SUDBURY -- This September, Sudbury and another location in British Columbia will be part of a seatbelt pilot project on school buses.

Last year, most special needs school buses in Sudbury were equipped with 3-point seatbelts.

"We have had a very positive reaction to them with children and also parents. They have made our buses safer from the standpoint of student management, as well as student injuries on the buses as well,” said Charles Breault, general manager of Leuschen Transportation, a large school bus company in Sudbury.

Renee Boucher is the executive director of the organization overseeing school bus service for 20,000 students, from four school boards in the Sudbury area, five area First Nations and the Huron Superior Catholic Board.

”We were expecting some issues we had concerns, however everything ran smoothly, the parents, the children the school boards, everyone who was involved really liked the seatbelts.”

Boucher also sits on a national task force for school bus safety.

“Transport Canada put together a task force to look at the additional layer of safety that we can bring to transportation. Although school buses are very safe as they are now, they are in fact according to the ministry of transportation the safest mode of transportation to bring children to and from school.”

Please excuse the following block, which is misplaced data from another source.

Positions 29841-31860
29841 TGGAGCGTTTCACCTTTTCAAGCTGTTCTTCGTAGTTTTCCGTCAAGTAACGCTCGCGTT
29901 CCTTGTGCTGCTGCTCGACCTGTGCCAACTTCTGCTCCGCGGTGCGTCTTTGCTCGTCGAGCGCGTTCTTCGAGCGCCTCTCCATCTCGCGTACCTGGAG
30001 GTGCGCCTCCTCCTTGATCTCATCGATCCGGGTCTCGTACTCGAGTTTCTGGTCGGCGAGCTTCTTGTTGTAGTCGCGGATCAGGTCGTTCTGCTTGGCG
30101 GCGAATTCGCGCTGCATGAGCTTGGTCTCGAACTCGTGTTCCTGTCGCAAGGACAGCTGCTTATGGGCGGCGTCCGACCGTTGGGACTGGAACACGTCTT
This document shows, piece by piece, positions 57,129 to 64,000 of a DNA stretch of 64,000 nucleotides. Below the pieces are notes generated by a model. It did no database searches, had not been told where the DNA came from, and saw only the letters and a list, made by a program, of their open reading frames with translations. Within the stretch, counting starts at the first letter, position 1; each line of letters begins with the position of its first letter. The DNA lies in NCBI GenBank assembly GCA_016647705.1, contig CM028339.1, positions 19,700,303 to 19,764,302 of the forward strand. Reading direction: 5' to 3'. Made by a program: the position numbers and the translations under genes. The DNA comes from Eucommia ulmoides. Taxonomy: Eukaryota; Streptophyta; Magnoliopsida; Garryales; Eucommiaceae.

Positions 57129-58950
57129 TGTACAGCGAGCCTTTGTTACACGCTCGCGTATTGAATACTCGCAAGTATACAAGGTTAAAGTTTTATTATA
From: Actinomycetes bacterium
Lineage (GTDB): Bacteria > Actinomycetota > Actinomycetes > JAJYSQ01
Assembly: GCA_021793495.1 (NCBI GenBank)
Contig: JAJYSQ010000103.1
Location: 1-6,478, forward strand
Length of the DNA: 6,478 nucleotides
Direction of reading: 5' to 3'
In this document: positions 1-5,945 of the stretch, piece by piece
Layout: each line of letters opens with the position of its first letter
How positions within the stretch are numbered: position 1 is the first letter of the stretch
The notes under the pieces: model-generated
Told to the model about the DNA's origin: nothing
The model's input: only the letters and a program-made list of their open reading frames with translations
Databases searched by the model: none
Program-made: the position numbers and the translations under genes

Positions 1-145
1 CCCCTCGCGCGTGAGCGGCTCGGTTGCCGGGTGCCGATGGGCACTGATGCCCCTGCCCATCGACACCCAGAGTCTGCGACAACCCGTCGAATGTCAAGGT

Officials say there will be training for students about how to use and evacuate the seatbelts.

“Training our school bus drivers, our monitors, so that they as well know how to evacuate the bus with seatbelts,” said Boucher.

In September, three large brand new school buses equipped with seatbelts will begin transporting elementary and secondary school students on urban and rural routes as part of the pilot project aimed at adding an extra layer of safety.